I know that I’ve opined and whined about electronic health records several times in the last year and a half, but it’s an issue, a big issue that just isn’t going away. And it isn’t being realistically addressed in either the professional or the lay press.
Just to remind you, I am not a Luddite. We’ve had a computer in our home since Apple first started selling them. Our office has had its own homegrown electronic health record (EHR) system for a decade. It was embraced by all of us, but for a variety of reasons – some good and some bad – it was retired. We purchased an off-the-shelf model from one of the largest purveyors of EHRs.
About 4 months ago, I was still on the steep part of the learning curve, but was optimistic that I could adapt to its quirks and clumsiness. My biggest gripe then was that the new system didn’t allow me to enhance the record with my self-drawn illustrations. As I write today I’m resting somewhat uncomfortably on the plateau above the curve, curled up in a fetal position with my thumb in my mouth.
I have created a manageable number of shortcuts to create authentic text with just a few keystrokes. I can navigate the redundant screens with a minimum of mouse clicks. I haven’t seen anyone in the group who can chart electronically faster than I can. However, even at the top of my game, it takes me at least 3 minutes longer to complete an encounter with a patient than it did using our old system.
Where did this time go? To begin with, I quickly discovered that if I want to maintain eye contact with the patient, I will have to suspend my charting until they or I have left the exam room. When I was writing by hand, I could scribble a phrase or check a box or two and still be looking at the patient or parent 90% of the time. Even if the screen is well positioned, I still find that my eyes will be on it and not the patient. In situations in which I don’t know the patient well or his or her problems are very complex, I will try to review the record before I enter the exam room to minimize my screen time with the patient.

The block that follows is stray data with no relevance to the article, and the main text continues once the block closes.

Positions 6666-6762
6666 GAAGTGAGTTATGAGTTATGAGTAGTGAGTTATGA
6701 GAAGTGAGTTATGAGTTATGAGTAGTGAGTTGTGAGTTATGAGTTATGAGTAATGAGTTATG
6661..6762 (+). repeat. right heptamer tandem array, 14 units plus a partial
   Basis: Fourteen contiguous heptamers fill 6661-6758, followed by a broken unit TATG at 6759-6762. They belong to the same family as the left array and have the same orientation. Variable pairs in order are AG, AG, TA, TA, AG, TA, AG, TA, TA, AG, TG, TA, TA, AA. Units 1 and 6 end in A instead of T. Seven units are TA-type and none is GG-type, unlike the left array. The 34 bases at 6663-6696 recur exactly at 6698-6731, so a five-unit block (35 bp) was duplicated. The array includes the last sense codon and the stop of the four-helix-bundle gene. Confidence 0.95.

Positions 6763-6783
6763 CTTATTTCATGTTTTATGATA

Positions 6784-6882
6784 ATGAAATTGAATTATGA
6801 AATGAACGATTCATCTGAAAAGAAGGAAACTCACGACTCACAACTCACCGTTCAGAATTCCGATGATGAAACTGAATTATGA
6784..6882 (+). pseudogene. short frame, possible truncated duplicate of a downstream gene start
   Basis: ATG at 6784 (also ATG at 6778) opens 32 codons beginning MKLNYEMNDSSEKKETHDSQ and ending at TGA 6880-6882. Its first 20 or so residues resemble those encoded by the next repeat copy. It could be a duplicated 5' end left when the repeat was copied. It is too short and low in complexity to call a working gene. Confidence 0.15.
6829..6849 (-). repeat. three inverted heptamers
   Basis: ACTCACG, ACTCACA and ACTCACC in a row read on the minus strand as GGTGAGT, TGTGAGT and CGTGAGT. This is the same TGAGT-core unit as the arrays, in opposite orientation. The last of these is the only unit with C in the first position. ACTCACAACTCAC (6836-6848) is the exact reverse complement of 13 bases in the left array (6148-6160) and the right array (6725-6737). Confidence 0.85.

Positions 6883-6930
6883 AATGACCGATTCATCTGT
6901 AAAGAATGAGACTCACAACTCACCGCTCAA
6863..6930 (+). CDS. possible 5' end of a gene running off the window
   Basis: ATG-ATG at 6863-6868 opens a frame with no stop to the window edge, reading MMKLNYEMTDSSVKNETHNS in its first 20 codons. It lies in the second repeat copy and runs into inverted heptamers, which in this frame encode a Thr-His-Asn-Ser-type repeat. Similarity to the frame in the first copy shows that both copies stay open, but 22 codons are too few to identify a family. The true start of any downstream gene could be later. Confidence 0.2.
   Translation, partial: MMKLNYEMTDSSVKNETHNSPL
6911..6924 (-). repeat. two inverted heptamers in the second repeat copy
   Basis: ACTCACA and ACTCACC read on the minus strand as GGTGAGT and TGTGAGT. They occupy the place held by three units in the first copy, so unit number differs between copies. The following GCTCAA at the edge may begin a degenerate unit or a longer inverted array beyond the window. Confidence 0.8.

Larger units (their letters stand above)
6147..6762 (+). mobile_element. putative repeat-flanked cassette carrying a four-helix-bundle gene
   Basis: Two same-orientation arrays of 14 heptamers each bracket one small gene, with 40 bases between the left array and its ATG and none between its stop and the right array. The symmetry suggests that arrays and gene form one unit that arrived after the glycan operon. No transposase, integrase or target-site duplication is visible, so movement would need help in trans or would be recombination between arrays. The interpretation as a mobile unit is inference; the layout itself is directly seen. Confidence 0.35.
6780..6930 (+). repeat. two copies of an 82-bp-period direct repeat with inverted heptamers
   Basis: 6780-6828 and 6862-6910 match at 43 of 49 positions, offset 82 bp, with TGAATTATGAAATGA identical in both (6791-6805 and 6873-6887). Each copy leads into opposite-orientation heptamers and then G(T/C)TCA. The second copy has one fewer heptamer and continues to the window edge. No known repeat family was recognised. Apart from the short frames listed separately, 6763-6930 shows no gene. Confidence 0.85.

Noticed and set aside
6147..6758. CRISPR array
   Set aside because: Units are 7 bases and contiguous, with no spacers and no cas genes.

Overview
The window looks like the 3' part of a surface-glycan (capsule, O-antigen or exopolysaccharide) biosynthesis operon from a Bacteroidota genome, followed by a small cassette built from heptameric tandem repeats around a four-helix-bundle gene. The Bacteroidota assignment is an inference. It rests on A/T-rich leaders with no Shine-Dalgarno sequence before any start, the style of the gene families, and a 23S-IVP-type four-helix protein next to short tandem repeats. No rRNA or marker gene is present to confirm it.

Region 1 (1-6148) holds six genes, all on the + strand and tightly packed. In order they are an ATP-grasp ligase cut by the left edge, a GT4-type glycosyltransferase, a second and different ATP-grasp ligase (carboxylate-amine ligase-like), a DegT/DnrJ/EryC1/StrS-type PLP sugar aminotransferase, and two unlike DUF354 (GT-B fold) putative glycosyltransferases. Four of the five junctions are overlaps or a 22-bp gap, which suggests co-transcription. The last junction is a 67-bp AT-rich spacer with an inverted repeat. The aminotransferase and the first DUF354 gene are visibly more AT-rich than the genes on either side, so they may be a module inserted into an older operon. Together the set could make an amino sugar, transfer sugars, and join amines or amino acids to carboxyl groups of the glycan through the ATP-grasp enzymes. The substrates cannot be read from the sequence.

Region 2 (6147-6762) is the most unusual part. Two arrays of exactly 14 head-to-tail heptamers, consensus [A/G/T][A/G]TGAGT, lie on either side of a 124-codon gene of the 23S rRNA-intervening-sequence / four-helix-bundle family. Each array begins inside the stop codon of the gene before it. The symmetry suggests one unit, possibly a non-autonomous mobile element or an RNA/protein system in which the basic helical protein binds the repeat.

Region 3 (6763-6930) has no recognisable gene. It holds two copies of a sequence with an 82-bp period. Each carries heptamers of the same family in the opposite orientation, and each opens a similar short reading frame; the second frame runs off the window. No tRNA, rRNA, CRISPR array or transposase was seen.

When the visit is over, there is some awkwardness. They were accustomed to my leaving the room first or walking with them to the front desk. Now I just want them to leave me alone with the computer so I can do my charting before I forget what I wanted to write. I have resorted to giving them a bogus piece of paper and asking them to give it to the receptionist on their way out. But the old system of last-in-first-out still prompts many families to linger uncomfortably. However, the trade-off is that I know that I am at least more visually attentive to patients.
So what about those 3 minutes? I suspect that to the program and system developers this doesn’t seem like a big deal. Most of them aren’t physicians, and the few who were have been so distracted by their algorithms that they haven’t seen a patient in years. But just do the math. If you only see 20 patients a day, an extra 3 minutes per patient is 60 minutes, known to most of us as 1 hour. And that’s what most of us in the office have found we’ve lost. We are spending nearly 1 hour more per day charting or, if our pocketbooks can absorb the associated loss, we are seeing fewer patients.
I am sure this ugly reality has been experienced by thousands of other physicians who have been electronified. The government is creating financial incentives to adopt EHRs, but if I were faced with the decision now, I would wait, wait, wait. If time is important to you, I don’t think there is a system out there yet that will save you any time, and most will lose you at least 3 minutes per patient of that precious stuff you can’t recoup once it’s lost.